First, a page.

When Yahna Williamson joined the Richmond Youth Air Quality Initiative during her senior year of high school, she was not expecting the program to change her life for the better. Once unsure about her academic goals, the initiative proved to be an emotionally enriching experience that would ignite a passion for environmental science in Williamson. “It was really empowering,” she said. “Even though we were really young, we had expertise researchers didn’t have.”
Led by the UC Berkeley School of Public Health Center for Environmental Research and Children’s Health (CERCH), the initiative was a research project conducted in 2017 that measured air quality in the Bay Area city of Richmond, home to industrial facilities such as Chevron. Principal investigator and associate adjunct professor in maternal, child, and adolescent health Dr. Kim Harley collaborated with five youth researchers to measure nitrogen dioxide and sulfur dioxide in North Richmond where asthmatic levels are historically high compared to the rest of the state.
James Nolan ‘16, who earned his MPH in Public Health and Social Behavior from the school two years prior, was responsible for recruiting high school students across the Richmond area as the program director at the time. It was important that prospective students exhibited an ability to follow scientific protocols and a willingness to learn about environmental injustices. In regards to Williamson she “stood out immediately,” said Nolan. “She was personable, professional, outgoing, goal-oriented, and diligent throughout.”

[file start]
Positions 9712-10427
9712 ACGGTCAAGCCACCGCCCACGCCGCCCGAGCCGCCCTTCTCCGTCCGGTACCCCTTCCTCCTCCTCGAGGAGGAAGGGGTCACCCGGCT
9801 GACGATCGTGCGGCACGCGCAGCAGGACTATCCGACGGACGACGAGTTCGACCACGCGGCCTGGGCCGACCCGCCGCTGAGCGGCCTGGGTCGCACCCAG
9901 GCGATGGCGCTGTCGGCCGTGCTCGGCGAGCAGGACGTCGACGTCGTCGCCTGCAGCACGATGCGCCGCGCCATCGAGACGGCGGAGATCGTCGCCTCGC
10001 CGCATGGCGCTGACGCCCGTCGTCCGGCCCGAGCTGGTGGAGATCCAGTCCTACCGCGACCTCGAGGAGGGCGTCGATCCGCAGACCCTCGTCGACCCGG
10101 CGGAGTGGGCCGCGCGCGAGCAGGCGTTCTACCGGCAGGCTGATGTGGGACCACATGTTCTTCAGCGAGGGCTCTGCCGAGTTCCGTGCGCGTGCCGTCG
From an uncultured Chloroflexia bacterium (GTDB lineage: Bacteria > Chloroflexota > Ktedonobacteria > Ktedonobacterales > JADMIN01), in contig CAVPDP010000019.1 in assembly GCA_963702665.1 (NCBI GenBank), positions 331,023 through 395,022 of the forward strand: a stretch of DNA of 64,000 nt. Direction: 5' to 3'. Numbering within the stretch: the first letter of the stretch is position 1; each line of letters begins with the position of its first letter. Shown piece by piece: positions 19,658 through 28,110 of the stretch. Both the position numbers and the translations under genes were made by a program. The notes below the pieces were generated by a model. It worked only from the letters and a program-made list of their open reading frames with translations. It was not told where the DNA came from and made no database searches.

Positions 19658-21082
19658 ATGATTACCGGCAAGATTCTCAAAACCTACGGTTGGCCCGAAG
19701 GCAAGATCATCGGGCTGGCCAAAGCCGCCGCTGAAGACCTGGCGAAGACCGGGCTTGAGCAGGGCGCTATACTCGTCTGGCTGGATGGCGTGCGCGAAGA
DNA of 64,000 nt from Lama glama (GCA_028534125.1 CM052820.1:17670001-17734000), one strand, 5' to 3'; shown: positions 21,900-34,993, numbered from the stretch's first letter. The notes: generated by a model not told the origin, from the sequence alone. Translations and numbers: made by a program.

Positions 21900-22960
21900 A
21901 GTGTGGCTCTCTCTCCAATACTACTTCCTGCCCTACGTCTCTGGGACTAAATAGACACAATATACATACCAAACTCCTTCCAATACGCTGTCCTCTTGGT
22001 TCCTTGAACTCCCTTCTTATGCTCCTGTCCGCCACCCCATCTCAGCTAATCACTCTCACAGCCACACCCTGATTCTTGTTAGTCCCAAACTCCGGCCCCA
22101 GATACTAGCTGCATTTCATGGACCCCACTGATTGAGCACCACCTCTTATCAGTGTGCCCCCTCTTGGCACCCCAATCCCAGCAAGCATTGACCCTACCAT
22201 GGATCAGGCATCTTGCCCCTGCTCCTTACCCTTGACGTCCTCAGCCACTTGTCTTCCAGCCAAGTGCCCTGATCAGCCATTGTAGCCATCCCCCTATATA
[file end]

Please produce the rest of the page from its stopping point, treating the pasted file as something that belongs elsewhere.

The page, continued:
As a Richmond native, this discovery was revolutionary for Williamson. It helped her gain a deeper understanding of the health disparities in her community and the intersections between infrastructure and health. “I feel like [the project] changed my life…it changed the trajectory of what I wanted to study,” she said.
That summer she would go on to work for the Air-Flow Improvements during Meal-Prep (AIM) Study, another CERCH project that examined indoor air pollution from cooking and its impact on asthmatic children. There, Williamson placed air filters inside the homes of Richmond residents and conducted surveys.
Both projects cemented a passion “to chip away” at environmental injustices within marginalized communities. Prior to the Richmond Air Quality Initiative and AIM Study, Williamson was uncertain about her academic path, which finally became clearer after the CERCH programs. Last year, she earned a bachelor’s degree in environmental science with an emphasis in social justice from San Francisco State University.
Now pursuing an MPH in social behavior at Berkeley Public Health, she credits James Nolan for her academic career as he, too, studied social behavior at the school. Similarly, Williamson hopes to work with children and learn professional development during her program.
“When someone is more educated on an issue, they’re more inclined to do something about it,” she said.